Some books take me a longer time than usual to read, especially this last year when the heaviness of the moments in the pandemic that we have endured made some books weigh more heavily than they otherwise would. Lakewood is giving me this vibe, and I find myself turning the novel over in my mind months after closing the book. The issues Lakewood explores seem so relevant the moment. Poignant scenes were even moreso against the background of the pandemic. The plight of a young woman struggling to find work that will afford adequate healthcare for her ailing mother, an unsafe work environment but no choice if she is to provide for her family, medical experimentation against the backdrop of a developing vaccine and how to convince people to take it.
Lakewood is the story of Lena Johnson. She is a young woman who is a first generation colleague student with a year under her belt when her grandmother dies. Lena is left to shoulder the burden of family debt and the management of her mother’s healthcare. Her mom, Deziree, suffers from a mysterious medical condition that causes seizures, difficulty speaking, and can interfere with her functioning and holding down a job. Lena makes a list of all the bills and responsibilities that she has to pick up in the wake of her grandmother, Miss Toni’s, death. She finishes out the semester and attempts to find a job for the summer. Out of options she considers take a job as a fast food restaurant mascot, and in a a humiliating interview is forced to smile and show her teeth. A moment that will echo later in the novel as Lena tries to qualify for the Lakewood experiment.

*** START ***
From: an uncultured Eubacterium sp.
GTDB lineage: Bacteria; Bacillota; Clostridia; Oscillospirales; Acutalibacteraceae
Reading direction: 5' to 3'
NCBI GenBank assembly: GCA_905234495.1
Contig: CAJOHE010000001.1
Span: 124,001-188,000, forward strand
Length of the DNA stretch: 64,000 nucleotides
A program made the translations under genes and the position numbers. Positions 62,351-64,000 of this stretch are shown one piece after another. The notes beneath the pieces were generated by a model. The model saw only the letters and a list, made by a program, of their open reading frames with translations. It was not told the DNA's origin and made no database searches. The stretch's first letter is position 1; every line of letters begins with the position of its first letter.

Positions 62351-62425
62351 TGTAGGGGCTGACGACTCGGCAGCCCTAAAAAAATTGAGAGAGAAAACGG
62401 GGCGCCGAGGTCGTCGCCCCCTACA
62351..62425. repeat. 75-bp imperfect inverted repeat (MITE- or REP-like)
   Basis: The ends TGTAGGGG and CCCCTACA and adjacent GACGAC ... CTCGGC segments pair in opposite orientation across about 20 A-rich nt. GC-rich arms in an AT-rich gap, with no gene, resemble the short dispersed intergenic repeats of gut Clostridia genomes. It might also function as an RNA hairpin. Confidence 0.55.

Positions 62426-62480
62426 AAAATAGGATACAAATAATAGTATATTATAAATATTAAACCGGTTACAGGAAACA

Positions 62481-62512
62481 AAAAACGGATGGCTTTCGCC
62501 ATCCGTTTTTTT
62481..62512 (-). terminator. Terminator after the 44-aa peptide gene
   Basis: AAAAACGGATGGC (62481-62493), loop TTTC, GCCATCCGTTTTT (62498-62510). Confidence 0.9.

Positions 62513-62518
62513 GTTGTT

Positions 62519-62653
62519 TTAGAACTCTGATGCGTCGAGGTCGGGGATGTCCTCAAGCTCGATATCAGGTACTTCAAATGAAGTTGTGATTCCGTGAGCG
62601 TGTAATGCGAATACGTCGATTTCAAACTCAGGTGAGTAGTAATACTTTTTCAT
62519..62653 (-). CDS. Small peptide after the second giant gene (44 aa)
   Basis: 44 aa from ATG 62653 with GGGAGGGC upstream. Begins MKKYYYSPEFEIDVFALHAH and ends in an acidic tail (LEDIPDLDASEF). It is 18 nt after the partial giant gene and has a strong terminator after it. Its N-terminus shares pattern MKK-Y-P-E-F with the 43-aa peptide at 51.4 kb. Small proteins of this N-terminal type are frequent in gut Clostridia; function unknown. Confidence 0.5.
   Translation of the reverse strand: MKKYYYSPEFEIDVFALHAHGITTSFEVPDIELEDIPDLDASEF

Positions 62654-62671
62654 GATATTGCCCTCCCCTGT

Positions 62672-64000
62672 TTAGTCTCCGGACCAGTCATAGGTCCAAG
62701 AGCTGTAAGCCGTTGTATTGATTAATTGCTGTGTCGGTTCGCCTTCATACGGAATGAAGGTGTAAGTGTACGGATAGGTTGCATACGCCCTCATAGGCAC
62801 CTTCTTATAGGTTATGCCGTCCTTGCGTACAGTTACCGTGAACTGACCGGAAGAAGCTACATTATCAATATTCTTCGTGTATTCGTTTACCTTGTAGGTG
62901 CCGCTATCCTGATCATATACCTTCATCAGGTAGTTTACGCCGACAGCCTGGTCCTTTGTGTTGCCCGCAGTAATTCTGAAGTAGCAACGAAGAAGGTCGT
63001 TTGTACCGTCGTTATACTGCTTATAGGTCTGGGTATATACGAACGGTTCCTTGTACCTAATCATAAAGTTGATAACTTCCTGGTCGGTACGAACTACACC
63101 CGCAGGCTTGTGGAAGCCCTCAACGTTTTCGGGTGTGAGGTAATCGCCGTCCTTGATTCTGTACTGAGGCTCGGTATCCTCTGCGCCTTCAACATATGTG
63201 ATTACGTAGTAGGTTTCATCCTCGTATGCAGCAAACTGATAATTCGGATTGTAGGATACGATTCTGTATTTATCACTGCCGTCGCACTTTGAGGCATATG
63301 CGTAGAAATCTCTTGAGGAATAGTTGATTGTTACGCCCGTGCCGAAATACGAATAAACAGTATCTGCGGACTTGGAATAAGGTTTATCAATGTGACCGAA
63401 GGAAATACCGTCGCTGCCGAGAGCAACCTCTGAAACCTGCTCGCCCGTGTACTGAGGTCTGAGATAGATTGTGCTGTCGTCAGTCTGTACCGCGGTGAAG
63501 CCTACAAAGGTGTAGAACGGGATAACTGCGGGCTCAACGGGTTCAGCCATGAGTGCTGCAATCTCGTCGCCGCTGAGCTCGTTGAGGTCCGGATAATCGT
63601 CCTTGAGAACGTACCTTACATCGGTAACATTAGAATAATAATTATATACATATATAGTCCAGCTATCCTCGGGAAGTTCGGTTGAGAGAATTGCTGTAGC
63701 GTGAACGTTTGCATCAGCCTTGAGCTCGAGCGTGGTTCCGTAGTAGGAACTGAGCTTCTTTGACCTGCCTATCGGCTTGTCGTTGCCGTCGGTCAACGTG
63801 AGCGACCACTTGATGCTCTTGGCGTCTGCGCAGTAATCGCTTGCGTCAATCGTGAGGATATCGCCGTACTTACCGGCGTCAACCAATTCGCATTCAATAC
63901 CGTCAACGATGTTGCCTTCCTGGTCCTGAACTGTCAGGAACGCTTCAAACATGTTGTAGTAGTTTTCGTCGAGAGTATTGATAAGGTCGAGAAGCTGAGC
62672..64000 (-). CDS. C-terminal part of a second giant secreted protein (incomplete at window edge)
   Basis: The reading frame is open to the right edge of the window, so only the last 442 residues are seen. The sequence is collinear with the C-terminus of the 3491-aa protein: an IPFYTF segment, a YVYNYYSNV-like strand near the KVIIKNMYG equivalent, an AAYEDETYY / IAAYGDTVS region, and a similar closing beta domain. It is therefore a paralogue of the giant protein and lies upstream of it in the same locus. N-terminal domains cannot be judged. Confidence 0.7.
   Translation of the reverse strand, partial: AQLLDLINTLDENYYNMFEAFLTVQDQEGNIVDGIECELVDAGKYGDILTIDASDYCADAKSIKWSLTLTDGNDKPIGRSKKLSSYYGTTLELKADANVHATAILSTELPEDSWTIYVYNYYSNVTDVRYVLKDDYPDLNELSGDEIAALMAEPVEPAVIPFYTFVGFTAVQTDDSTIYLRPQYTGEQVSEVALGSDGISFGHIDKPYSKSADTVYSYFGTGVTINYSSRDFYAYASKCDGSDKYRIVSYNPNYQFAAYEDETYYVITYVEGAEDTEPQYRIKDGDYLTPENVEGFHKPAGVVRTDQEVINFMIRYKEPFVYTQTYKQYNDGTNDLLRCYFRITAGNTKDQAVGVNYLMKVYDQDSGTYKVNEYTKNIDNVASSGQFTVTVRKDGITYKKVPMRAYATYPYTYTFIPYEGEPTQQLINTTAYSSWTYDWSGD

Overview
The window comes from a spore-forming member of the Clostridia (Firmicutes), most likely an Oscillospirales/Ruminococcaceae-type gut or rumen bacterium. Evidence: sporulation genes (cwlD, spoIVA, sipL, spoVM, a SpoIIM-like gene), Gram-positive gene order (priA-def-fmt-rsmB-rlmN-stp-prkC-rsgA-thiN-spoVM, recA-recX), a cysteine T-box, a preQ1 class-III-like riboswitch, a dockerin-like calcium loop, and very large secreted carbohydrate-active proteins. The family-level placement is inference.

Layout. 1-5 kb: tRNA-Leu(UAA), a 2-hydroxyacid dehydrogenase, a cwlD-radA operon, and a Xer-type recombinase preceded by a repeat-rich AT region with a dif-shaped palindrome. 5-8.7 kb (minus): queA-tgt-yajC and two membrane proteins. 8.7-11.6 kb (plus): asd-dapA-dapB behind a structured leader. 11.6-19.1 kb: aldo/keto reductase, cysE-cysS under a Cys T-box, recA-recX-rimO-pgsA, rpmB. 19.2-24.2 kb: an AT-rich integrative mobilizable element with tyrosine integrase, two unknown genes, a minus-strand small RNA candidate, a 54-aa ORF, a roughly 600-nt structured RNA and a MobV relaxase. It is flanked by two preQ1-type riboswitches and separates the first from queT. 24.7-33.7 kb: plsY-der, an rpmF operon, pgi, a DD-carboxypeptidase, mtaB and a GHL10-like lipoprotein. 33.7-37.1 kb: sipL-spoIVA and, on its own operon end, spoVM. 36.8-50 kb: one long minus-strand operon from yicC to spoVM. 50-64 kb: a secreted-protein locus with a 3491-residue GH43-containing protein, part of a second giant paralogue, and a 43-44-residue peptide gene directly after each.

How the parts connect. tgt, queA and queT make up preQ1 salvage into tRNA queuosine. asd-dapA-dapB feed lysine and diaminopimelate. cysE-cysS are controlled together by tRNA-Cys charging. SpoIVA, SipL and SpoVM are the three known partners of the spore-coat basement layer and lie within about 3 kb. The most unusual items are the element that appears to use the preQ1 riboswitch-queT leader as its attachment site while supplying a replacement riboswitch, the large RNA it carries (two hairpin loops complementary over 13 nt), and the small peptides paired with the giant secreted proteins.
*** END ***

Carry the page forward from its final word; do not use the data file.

Finally, Lena receives a mysterious letter inviting her to participate in a research study on “mind, memory, personality and perception”. This is the titular Lakewood Project, and it will pay the family medical bills and expenses, plus give Lena a generous stipend to fund a better life. Though the first meetings are a little weird, the promise of the study is too good and Lena leaves home to live at Lakewood and participates in a host of experiments escalating in mysteriousness and severity mainly to provide for her family.
I really liked the way the narrative was constructed. Most of the book is told in the third person. As she moves through Lakewood, meets the other participants, adjusts to her routine and is introduced to her watchers, her experiences are recorded through a necessary remove. As she gets increasingly desperate in her circumstances at Lakewood, she switches to the first person while writing these anguished letters to her best friend from home. In them she muses on the nature of the experiences at Lakewood and the danger surrounding her.
If you consider reading Lakewood, I have to warn you that if you like for your books to be unambiguous with clear resolutions, then this may not be the book for you. I won’t go any details in any of this so as not to spoil anyone, but I’ll note that there were no easy answers to all that had transpired.